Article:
Last Sunday, Microsoft announced they low-key poached IBM’s chief diversity officer, Lindsay-Rae McIntyre.
Now IBM is suing, alleging the move is in violation of McIntyre’s one-year non-compete agreement. Their chief concern: McIntyre could expose “confidential and sensitive information” regarding IBM’s “diversity analytics” that could put the company at a “competitive disadvantage.”
Diversity trade secrets?
While Microsoft denies they have any interest in IBM’s confidential info, McIntyre, who served as IBM’s human resources VP and chief diversity officer, doesn’t get the big deal.
“It’s common for companies… to share information about their diversity initiatives, as the goal is to engage in best practices,” McIntyre declared.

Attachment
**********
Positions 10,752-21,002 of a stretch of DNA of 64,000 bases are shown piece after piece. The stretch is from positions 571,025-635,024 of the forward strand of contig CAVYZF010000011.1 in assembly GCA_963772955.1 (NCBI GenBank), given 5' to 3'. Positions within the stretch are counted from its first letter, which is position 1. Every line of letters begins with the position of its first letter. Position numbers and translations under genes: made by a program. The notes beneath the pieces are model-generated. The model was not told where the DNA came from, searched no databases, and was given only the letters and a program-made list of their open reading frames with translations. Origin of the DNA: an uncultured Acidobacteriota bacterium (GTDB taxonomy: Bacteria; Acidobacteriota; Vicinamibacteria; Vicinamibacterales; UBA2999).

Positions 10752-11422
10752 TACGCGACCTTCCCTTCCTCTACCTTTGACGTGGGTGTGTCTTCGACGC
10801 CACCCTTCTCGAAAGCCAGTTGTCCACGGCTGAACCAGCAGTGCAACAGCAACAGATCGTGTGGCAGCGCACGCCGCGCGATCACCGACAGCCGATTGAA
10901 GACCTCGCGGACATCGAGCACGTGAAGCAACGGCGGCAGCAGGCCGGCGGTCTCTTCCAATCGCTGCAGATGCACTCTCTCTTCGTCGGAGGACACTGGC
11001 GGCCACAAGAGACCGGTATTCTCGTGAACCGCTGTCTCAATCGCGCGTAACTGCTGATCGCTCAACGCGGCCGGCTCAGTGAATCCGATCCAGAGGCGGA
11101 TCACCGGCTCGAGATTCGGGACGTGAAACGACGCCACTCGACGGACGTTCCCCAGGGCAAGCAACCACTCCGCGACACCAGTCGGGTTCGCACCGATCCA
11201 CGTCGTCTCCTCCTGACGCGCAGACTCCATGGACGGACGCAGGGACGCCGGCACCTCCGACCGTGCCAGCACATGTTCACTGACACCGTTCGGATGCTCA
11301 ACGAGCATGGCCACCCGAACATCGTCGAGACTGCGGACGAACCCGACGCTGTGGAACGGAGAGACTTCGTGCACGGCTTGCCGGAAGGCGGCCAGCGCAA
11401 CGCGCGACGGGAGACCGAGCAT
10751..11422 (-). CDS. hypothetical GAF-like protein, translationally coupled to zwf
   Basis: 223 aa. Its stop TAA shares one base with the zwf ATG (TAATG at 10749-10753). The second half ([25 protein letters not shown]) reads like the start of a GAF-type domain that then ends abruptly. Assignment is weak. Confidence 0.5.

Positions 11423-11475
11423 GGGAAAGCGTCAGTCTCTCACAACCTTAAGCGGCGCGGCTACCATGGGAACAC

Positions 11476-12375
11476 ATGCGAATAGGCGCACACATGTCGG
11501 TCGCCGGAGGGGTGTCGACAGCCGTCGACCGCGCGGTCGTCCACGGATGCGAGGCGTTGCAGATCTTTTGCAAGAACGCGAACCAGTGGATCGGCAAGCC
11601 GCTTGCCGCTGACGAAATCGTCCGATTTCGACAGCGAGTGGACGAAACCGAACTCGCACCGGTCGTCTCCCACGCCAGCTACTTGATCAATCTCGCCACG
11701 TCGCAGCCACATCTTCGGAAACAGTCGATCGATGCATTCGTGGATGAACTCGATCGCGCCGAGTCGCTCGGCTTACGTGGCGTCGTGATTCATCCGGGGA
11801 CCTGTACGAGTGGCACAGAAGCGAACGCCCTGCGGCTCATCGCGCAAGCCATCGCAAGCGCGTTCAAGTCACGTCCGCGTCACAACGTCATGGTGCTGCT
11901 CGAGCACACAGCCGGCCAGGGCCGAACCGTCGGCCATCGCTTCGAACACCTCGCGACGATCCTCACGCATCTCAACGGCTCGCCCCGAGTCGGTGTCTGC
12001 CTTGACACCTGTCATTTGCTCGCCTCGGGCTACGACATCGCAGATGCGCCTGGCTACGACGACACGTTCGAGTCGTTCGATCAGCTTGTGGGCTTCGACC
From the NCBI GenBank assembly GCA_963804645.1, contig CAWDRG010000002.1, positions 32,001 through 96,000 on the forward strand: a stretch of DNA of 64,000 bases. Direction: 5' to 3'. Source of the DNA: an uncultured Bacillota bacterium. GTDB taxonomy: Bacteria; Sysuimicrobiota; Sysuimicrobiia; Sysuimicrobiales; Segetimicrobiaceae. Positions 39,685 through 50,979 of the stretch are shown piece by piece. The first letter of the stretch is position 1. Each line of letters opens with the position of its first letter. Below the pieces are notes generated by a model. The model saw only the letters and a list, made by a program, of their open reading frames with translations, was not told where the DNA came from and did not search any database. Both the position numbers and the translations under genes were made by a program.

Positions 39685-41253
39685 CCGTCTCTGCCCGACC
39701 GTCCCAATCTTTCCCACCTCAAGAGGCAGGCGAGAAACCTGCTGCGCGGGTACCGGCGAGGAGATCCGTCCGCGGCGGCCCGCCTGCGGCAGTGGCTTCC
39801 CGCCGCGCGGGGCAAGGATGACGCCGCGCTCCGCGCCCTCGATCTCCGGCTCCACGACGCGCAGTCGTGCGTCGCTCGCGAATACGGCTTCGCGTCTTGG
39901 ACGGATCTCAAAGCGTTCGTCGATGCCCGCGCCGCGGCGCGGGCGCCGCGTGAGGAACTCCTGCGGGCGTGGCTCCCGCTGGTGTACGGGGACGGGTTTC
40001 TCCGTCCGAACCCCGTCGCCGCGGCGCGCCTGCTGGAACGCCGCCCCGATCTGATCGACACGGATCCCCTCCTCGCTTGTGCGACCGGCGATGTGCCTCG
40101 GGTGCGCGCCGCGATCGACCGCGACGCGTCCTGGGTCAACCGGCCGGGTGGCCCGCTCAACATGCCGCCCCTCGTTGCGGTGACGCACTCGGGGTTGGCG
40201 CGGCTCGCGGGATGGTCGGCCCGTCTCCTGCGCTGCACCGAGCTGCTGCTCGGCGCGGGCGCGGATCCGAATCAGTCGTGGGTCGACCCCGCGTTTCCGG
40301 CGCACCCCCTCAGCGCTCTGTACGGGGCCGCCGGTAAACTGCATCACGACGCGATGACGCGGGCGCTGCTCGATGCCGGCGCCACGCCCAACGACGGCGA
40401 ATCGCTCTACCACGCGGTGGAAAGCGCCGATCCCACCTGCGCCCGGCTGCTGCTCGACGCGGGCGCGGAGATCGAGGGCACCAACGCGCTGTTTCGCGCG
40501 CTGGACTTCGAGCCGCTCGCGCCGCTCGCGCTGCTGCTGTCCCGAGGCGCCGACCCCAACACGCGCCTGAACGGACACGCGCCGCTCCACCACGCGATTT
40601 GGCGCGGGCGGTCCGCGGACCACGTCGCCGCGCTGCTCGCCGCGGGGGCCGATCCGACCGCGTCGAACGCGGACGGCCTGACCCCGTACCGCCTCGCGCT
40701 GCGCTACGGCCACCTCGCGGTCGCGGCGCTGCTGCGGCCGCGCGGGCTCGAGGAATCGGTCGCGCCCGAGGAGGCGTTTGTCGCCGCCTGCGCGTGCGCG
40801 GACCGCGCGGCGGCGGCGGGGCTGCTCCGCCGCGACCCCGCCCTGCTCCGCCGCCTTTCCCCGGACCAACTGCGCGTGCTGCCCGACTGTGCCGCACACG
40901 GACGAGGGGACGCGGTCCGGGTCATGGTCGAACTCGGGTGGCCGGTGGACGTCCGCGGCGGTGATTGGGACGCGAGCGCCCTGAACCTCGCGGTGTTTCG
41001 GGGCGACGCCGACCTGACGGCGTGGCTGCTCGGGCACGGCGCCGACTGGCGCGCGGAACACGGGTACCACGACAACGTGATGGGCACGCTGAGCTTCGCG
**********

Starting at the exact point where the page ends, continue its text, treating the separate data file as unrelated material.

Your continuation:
Ya, one would think…
But Microsoft has also done this in the past
According to the suit, IBM’s just following in Microsoft’s footsteps: in a past court case, the computing giant argued that its diversity data and practices needed to be kept private (“both what works and what does not”), in order to keep competitors from using insights.
Why are companies going to such great lengths to make inclusivity so exclusive?
We need all the help we can get
Over the past year, tech’s lack of diversity has been a hot-button issue. Studies show that the race gap is much higher in Silicon Valley than the gender gap, and has actually gotten worse over time.
While the tech industry has made occasional strides, these two cases with IBM and Microsoft conflict with those efforts by making diversity a business strategy.
In other words, instead of taking the “we’re all in this together” approach to learn and improve across the entire industry, companies have turned the initiative into a proprietary pissing-contest.
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